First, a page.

Players around the NBA are still getting tested for COVID-19 as league officials try to connect the dots between players and team staff who may have come in contact with infected individuals, but the story of the night the NBA shut down is also coming into clearer focus. As the New Orleans Pelicans prepared to tip off their nightcap game on ESPN on Wednesday, March 20, the television was set to the previous game on the Worldwide Leader, as reporters were patched into that broadcast explaining the situation with Rudy Gobert testing positive for coronavirus.
On his podcast this week, Pelicans guard J.J. Redick broke down the series of events in Sacramento that night as the Pelicans and Kings initially were set to continue with their scheduled game despite commissioner Adam Silver announcing the shutdown of the league.
— The Ringer (@ringer) March 19, 2020
Prior to Gobert’s test moving forward the timeline, Redick said teams were preparing for a shutdown. “In talking to our head trainer, Aaron Nelson, it became apparent that if there was a positive test for an NBA player, that it was inevitable they were going to shut the league down,” Redick said. However, as players scrambled to understand what was going on in Oklahoma City, the severity of the coronavirus outbreak dawned on them.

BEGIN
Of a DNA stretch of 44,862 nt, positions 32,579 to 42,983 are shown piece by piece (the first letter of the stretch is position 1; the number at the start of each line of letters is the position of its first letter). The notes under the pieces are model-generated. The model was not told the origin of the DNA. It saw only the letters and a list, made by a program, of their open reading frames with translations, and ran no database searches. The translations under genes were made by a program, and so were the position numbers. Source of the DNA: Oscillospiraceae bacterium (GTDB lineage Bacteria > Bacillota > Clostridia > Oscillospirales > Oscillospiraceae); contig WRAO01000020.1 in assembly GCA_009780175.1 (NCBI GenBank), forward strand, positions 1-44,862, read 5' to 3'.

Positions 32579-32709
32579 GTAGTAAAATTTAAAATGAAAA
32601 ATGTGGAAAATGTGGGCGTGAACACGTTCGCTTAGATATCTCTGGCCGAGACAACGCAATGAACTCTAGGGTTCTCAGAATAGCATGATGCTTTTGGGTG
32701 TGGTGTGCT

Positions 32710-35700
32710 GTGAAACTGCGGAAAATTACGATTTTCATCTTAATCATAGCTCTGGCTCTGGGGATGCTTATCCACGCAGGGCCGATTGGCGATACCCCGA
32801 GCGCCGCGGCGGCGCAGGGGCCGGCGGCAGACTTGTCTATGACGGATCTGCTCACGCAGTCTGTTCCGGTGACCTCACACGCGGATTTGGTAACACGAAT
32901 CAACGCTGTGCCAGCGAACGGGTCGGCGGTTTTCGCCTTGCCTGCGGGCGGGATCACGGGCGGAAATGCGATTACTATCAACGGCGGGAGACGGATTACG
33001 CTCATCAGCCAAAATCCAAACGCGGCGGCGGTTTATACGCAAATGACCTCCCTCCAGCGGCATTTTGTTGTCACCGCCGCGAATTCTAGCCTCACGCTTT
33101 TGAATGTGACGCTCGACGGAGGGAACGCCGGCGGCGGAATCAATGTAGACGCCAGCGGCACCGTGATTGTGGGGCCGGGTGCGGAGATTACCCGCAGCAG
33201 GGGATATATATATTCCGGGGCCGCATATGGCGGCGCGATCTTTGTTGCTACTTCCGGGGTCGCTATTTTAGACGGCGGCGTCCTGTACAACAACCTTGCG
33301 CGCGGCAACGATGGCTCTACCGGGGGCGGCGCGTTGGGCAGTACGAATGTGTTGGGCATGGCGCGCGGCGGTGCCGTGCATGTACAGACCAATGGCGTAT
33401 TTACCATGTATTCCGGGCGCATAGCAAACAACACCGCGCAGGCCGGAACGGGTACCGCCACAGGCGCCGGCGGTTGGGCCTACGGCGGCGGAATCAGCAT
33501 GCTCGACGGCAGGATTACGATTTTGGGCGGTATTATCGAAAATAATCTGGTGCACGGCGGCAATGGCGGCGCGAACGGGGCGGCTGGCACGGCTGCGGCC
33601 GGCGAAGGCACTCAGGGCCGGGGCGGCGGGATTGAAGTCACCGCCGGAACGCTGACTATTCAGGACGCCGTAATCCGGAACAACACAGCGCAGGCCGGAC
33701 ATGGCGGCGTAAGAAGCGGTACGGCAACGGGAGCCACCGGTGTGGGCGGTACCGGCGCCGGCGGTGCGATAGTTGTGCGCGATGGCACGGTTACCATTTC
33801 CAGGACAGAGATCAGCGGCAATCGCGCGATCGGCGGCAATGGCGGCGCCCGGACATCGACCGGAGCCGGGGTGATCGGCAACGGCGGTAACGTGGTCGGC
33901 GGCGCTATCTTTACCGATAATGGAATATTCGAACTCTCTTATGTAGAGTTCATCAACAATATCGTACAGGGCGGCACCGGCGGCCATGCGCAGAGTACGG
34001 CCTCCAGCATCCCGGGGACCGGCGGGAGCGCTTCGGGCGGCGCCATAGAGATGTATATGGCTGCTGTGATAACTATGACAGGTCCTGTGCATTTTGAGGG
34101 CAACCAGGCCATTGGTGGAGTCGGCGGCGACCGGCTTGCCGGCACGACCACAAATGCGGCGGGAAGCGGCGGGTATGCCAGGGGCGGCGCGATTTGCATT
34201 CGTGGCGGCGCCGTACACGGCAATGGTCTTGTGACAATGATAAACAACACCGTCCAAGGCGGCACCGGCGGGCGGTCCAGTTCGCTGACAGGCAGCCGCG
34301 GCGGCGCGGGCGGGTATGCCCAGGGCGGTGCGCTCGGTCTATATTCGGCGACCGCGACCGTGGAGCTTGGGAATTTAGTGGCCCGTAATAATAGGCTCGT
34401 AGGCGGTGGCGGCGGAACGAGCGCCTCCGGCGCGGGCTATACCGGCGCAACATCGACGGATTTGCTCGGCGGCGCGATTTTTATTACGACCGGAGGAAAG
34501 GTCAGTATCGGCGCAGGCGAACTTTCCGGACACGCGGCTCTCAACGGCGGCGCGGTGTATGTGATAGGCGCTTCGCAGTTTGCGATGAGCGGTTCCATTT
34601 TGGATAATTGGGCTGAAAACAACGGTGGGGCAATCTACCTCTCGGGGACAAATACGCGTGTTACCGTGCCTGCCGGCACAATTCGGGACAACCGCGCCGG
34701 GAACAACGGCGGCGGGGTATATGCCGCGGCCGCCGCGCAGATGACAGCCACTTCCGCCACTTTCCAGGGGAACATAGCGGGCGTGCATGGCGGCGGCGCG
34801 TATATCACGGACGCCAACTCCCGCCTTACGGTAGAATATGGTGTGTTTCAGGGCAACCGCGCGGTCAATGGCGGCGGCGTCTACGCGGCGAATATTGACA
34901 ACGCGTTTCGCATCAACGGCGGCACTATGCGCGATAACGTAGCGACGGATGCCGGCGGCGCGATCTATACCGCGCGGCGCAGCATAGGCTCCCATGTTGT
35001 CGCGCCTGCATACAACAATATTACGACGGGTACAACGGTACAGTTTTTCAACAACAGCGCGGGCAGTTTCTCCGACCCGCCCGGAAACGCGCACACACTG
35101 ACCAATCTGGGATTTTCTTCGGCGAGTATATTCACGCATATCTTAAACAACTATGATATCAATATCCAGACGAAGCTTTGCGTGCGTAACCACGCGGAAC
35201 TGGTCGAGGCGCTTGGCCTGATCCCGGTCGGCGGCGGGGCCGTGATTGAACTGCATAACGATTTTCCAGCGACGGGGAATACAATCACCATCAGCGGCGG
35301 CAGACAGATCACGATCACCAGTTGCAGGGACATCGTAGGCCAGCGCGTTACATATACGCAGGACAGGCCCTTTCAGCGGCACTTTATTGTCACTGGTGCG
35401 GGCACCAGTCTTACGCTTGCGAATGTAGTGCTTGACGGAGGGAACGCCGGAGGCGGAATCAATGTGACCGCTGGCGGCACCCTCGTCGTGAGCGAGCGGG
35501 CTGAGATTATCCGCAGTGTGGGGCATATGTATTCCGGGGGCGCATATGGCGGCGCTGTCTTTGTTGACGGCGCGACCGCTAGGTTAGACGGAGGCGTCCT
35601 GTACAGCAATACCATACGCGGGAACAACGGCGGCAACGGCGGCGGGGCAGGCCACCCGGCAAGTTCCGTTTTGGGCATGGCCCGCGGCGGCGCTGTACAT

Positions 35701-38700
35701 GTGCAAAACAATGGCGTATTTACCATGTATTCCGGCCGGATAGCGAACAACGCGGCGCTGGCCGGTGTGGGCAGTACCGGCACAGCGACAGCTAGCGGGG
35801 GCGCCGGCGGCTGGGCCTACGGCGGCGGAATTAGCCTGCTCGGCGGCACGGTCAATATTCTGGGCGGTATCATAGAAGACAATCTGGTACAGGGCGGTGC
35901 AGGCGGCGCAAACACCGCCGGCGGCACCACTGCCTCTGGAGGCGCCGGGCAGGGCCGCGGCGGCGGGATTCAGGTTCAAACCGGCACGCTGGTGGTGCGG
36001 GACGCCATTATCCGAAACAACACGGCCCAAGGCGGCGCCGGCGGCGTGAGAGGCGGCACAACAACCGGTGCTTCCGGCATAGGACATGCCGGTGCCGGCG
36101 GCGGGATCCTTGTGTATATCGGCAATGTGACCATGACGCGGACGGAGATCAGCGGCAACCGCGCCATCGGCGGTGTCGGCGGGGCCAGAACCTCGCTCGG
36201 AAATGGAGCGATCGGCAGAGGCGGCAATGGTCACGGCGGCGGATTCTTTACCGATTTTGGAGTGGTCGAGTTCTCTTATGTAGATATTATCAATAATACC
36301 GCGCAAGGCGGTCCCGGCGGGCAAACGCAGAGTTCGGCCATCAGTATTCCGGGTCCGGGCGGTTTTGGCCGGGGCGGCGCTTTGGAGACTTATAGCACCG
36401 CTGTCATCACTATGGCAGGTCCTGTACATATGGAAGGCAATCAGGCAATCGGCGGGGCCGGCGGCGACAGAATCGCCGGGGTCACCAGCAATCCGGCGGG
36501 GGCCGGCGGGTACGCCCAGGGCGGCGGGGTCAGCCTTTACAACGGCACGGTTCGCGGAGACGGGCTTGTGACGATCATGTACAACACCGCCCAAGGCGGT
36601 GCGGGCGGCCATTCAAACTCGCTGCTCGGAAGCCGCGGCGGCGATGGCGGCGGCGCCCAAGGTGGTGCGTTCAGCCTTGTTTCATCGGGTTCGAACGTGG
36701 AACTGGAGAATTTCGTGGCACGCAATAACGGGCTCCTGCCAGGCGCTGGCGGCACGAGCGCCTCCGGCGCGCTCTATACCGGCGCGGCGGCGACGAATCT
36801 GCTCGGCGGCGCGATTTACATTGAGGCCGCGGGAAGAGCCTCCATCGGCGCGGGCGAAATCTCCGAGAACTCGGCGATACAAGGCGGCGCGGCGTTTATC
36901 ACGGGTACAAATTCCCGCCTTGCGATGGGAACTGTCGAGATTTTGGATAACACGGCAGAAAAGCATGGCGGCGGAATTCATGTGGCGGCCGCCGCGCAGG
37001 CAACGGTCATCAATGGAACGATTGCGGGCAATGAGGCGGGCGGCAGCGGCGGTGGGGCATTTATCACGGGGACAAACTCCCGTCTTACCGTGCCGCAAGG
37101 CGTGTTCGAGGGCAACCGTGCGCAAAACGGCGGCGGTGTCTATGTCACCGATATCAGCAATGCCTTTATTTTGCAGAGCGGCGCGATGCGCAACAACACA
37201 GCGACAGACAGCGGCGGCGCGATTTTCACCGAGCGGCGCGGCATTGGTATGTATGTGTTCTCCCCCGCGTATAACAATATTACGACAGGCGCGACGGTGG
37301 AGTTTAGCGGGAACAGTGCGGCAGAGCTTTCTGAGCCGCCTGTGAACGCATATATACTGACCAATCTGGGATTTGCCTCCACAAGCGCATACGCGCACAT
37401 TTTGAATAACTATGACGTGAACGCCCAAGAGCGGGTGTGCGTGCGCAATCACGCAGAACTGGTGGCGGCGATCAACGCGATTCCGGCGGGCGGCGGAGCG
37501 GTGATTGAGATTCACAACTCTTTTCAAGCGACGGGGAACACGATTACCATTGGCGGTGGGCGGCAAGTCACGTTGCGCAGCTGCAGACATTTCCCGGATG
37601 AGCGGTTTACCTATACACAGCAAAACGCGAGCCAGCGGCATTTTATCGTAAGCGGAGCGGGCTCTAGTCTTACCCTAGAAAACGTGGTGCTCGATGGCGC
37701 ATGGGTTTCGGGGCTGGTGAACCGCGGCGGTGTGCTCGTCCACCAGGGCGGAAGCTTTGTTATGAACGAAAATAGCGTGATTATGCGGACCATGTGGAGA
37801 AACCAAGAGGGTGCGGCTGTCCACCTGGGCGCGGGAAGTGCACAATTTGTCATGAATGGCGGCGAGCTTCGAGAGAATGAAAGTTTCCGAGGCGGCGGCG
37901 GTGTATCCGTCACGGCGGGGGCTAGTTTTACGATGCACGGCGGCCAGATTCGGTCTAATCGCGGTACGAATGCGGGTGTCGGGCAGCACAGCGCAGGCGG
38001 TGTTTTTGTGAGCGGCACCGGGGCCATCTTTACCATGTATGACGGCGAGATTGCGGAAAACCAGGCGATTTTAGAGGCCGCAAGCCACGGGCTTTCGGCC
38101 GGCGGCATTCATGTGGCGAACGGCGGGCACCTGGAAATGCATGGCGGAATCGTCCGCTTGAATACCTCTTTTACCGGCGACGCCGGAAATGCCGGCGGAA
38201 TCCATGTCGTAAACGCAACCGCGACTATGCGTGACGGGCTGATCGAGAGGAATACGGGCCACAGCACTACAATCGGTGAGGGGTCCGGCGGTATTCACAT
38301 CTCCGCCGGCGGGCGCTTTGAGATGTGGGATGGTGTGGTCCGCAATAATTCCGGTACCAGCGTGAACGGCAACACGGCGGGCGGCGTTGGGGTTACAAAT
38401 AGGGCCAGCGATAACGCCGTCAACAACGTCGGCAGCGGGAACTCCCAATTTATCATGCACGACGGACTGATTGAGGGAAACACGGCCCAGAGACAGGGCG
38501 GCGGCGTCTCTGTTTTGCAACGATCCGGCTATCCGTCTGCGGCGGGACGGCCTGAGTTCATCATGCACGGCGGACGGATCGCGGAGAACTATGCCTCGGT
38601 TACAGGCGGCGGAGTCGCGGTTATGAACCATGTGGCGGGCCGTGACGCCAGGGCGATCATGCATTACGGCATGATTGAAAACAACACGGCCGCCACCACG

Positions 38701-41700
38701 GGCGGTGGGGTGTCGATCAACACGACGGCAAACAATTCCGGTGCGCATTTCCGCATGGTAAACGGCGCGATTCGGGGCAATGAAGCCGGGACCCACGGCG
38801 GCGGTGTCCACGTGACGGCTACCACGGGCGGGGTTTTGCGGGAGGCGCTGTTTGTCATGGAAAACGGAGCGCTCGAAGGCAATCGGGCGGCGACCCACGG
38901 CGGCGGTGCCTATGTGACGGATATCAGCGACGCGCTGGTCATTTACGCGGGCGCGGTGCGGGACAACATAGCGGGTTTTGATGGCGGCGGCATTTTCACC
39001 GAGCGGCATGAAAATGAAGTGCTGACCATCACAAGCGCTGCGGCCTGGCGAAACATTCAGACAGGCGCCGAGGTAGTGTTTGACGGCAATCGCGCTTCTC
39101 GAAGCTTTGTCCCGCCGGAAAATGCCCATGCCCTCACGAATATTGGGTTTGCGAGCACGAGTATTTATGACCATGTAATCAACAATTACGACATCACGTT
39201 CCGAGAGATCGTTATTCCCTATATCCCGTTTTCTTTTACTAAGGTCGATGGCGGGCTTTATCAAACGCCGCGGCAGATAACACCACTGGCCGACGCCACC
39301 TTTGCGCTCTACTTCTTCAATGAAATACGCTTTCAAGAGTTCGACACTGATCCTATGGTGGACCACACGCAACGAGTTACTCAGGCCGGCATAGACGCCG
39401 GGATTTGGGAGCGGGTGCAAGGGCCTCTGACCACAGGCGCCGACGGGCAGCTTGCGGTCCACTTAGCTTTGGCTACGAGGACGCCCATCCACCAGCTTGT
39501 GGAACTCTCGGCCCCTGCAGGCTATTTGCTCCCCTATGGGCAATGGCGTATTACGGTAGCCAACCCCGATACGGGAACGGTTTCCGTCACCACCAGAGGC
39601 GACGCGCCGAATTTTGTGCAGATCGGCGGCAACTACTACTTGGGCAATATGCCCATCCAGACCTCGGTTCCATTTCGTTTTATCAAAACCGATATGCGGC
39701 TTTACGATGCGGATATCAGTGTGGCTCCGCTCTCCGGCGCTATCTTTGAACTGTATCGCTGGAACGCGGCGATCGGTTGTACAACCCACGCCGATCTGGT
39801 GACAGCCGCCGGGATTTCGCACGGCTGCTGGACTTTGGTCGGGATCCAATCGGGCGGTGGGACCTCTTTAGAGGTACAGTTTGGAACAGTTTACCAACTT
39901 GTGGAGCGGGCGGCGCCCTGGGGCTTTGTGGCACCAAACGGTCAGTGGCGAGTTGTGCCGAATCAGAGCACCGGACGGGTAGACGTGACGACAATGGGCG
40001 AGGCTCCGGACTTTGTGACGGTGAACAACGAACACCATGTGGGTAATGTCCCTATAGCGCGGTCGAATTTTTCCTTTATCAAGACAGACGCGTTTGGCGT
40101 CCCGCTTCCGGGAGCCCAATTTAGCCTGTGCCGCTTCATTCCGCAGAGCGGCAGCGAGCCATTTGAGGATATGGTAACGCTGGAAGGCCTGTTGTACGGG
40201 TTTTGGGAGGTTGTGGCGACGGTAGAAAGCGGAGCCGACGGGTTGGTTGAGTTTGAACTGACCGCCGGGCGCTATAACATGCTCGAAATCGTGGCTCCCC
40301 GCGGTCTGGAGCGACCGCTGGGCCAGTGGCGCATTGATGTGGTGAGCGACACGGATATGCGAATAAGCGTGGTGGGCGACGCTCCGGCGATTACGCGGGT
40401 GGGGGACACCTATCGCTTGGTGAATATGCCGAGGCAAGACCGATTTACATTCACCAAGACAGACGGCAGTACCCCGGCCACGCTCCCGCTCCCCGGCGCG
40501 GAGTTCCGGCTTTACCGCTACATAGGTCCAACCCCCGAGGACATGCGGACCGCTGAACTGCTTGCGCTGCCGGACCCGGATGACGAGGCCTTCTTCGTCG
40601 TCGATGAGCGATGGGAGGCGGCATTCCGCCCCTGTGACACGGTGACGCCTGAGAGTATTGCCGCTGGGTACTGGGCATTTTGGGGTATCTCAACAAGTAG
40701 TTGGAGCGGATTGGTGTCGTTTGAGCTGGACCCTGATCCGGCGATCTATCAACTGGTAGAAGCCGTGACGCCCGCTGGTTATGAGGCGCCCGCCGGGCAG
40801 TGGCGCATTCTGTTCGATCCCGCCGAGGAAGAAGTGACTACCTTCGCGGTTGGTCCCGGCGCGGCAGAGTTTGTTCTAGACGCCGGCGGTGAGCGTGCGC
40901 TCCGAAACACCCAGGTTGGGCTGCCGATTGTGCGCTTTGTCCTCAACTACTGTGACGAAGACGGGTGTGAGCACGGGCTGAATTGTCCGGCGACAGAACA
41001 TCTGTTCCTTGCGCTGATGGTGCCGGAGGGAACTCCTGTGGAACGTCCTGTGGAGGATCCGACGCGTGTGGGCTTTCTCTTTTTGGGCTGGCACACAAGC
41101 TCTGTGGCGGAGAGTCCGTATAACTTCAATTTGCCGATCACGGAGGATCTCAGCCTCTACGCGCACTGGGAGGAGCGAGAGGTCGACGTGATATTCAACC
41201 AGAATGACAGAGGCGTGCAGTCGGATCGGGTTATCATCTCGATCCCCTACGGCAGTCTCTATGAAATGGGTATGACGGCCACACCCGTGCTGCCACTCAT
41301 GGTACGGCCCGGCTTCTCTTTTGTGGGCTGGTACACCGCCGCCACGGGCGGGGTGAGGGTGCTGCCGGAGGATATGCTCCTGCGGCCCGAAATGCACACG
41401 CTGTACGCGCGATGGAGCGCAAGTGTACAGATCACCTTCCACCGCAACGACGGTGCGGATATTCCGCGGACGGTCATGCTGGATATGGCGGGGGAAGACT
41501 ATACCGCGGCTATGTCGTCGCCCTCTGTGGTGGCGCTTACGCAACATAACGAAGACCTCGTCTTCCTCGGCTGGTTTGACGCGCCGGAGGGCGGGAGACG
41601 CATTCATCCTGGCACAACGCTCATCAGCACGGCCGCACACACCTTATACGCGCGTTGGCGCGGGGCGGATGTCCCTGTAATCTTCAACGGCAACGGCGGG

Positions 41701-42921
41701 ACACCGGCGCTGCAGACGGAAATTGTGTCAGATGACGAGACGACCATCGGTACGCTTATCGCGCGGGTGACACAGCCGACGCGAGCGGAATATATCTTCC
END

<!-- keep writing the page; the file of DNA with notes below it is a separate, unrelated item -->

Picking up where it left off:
“For most guys, it was a little surreal. We’re watching a team doctor run across the floor and stop a game just as you’re getting ready to tip it off,” Redick said. “I think we’re all now sort of grasping the severity of this virus and the seriousness of this virus that we didn’t quite get the week prior. The league had been good about providing guidance … but that’s when it became very serious.”
Just as the game was about to start, team executives became aware that Courtney Kirkland, a referee who had officiated the Jazz’s last game, was scheduled for the Pelicans-Kings matchup. It was the final straw for what would have been the final regularly scheduled game of the 2019-20 season.
“We were having a conversation in the locker room like, we don’t think it’s safe to play,” Redick said. “If the NBA had made us play, we would have hooped, but I know a lot of guys expressed concern that they didn’t think it was safe to go out and play, not just for us, but for anyone who was in the arena that night.”
After the game, Redick said he dialed up Thunder point guard Chris Paul, a former teammate who was in the building for the pandemonium in Oklahoma City and the president of the players’ association. Paul by that time had already been tested but allowed to return home.
Redick also added, despite the high level of focus being placed upon NBA teams cutting the line to acquire COVID-19 tests, that he has not been tested and does not believe any members of the Pelicans have, either.